Small Chinese Fuseki

    Keywords: Opening

Chinese 1: 变相中国流 (bin xing zhōng gu liǔ)
Chinese 2: 变形中国流 (bin xng zhōng gu liǔ)
Chinese 3: 迷你中国流 (m nǐ zhōng gu liǔ)
Japanese: ミニ中国流 (mini chūgokuryū)
Korean: 미니 중국식 포석; (mini junggukshik poseok)

The Small Chinese Fuseki (also called the mini-chinese Fuseki) is the pattern of B1, B5 and B7 in the diagram below. B5 may also be a play at a against a White komoku at b. The placement of B3 may vary ("d" is also common), and W6 is sometimes played one line higher.


The relationship between B1 and B7 is identical to that in the Chinese Fuseki and gives the fuseki its name. Black intends to use the same strategies as the regular Chinese against a white play around c.

Obviously White can prevent the formation of the Small Chinese by playing a pincer against B5. (See Preferring to pincer.) Equally White can play 6 at c. An important difference between the pincer and the play at c is who gets to take the initiative in the upper left corner (see BQM 31 / Modern Double Kakari). White should make her choice based on which type of game she prefers.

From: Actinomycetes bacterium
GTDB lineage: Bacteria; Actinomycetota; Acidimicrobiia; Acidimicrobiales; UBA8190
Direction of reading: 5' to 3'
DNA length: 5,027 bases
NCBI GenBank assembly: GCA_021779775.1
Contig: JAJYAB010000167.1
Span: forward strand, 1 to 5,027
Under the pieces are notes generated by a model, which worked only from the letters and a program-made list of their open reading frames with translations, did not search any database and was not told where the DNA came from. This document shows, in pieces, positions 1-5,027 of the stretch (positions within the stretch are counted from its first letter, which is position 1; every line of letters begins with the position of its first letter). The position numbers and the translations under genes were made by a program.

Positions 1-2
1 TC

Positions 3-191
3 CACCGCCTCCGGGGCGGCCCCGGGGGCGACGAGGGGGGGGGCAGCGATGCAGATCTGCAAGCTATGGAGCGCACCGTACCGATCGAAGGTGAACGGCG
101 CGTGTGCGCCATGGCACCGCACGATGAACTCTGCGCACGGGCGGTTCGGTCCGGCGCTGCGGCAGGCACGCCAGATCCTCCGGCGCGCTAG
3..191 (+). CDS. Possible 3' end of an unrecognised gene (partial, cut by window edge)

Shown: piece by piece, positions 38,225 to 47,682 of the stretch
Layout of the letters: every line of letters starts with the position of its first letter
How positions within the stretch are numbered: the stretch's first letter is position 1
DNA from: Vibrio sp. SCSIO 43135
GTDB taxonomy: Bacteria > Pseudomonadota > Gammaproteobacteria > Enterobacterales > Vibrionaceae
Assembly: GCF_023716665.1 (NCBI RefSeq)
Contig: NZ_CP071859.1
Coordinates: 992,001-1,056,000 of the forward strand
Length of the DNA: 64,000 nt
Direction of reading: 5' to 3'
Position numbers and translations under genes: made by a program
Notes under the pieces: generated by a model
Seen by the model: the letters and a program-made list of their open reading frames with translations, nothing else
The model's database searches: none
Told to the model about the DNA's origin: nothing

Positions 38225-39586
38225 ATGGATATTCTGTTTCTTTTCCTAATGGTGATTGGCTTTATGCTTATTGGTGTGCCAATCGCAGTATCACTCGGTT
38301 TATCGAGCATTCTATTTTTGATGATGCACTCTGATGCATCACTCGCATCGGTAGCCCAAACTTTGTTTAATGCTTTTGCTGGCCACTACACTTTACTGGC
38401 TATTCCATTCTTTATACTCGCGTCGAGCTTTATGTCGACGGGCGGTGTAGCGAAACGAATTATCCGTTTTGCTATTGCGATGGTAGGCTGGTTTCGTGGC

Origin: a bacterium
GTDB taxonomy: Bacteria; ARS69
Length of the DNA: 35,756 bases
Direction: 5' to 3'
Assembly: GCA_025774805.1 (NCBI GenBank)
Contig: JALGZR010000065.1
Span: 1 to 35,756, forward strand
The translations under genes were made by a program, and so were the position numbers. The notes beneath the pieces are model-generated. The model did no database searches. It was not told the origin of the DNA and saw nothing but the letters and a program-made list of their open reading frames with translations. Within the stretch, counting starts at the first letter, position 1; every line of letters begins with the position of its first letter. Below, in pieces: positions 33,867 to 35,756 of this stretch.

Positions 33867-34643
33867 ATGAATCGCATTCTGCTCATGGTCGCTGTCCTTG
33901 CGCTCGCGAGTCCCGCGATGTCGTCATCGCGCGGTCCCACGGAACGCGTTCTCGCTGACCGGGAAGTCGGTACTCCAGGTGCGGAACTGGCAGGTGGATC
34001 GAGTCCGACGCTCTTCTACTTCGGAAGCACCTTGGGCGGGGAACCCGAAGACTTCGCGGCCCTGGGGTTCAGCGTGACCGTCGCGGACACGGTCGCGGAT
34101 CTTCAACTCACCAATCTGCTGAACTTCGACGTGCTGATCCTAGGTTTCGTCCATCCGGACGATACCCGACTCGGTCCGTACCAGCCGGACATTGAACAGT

Charles Matthews looks at the Small Chinese in chapter 6, "Adding Asymmetry", of his series at Mindzine (now [ext] here). Josh Allen? explains the Small Chinese in a [ext] video

Popular continuation  

This is a possible continuation in very modern style - B2 is just a few years old Chinese invention. Note that W5 is necessary, pushing makes white shape collapse quickly. After W7, 'a' and 'b' are black's options (there are almost no traces of other followups in pro games). Note that white still has aji of the probe 'c' to look forward, followed by a crosscut and cap at 'd'.

This sequence is also plausible when black has large enclosure at the top instead of mini-chinese.

Another continuation  
Recent play (either shown variation or W3 at a, B4 at b)  

Tapir: This B2 is overall much more common (2/3 of all games) and much more successful (>60% compared to about 50%) in professional play. Idea: after W3 at a B4 at b is better than simply playing at b, because B2 helps (even if as sacrifice stone :) B4 now.

Historical Example

Honinbo Dochi (W) - Aihara Kaseki (2 stones)  

In this game from around 1710 Honinbo Dochi played a mini-Chinese on the top side against Aihara Kaseki.

See also:

Small Chinese Fuseki last edited by tapir on August 24, 2014 - 18:44
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